“A Must on the Faroe Islands”

Having said that, the lamb shoulder at Áarstova is a must for any visitor to the Faroe Islands. They really know what they’re doing. They’ve hit the right technique. I believe that they braise it in beer for eight hours and then bake it in the oven before serving with gravy, so it’s really succulent and crispy. You get a nice flavour from the liquid that it’s been braised in. It’s just beautiful.

Hot Dog Culture Reigns Supreme

You’re very tired after a very long shift, and a hot dog and soda is just nice to have. It’s not something I eat a lot, but it happens every now and then, and when it does it’s usually from Effo, the gas station. I usually go for the open hot dog with mustard, ketchup, roasted onion, pickled cucumbers, and a side of chocolate milk.

Where To Eat Lunch in the Faroes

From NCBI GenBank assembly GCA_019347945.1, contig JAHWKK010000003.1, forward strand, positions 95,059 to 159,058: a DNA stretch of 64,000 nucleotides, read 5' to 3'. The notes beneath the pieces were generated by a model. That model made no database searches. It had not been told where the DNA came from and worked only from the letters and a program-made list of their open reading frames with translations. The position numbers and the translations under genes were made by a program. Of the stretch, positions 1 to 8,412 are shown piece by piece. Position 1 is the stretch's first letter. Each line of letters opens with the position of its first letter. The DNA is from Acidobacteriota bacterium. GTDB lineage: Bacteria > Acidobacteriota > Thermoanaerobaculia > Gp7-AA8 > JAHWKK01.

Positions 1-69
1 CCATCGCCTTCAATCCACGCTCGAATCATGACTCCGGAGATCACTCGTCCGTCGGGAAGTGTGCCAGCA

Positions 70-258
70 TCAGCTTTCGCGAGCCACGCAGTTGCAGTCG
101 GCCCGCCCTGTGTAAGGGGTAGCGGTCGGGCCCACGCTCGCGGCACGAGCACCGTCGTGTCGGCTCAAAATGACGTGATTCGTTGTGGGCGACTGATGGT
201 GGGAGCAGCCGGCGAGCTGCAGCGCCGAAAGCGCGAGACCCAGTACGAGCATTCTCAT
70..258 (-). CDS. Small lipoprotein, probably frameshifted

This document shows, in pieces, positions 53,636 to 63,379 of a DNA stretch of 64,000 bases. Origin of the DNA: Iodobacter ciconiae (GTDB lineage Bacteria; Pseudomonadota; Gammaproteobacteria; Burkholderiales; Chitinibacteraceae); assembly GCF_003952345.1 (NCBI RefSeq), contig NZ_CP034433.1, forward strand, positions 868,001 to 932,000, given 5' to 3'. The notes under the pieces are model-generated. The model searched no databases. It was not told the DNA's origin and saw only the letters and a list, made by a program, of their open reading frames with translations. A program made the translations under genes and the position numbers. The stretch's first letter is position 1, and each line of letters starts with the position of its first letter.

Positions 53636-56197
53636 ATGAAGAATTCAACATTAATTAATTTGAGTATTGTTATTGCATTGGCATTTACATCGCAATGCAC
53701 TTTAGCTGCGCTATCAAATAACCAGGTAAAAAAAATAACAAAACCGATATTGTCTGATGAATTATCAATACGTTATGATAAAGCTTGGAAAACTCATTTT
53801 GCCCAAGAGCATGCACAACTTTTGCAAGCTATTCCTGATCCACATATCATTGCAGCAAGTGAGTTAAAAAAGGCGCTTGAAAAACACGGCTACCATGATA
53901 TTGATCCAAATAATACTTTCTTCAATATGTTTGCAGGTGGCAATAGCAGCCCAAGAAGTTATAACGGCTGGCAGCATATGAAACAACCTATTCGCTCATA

There are not many lunch places on the islands, but Restaurant Tarv, which is a grill house, is open during the summer and is great for lunch. It has really nice grilled fish and steaks from all over, including America and Sicily. It also has super nice cocktails and a pretty nice wine cart. I like it because everything is cooked on a grill in a very simple way, be it fish or grilled bell peppers, and is served with a green salad, which I think is a fantastic way to eat.

Coffee and Hygge Vibes

I’m a black coffee person. Paname Café is a really nice place to go. Brell Café, which is more or less across the street from Paname, has better coffee, but Paname is a more cosy place to chill. I’m not a regular, but I stop by every now and then. It’s such a friendly place you can bring your kids to, have a cup of coffee and play some card games. It’s just nice.

The Place To Go for Pizza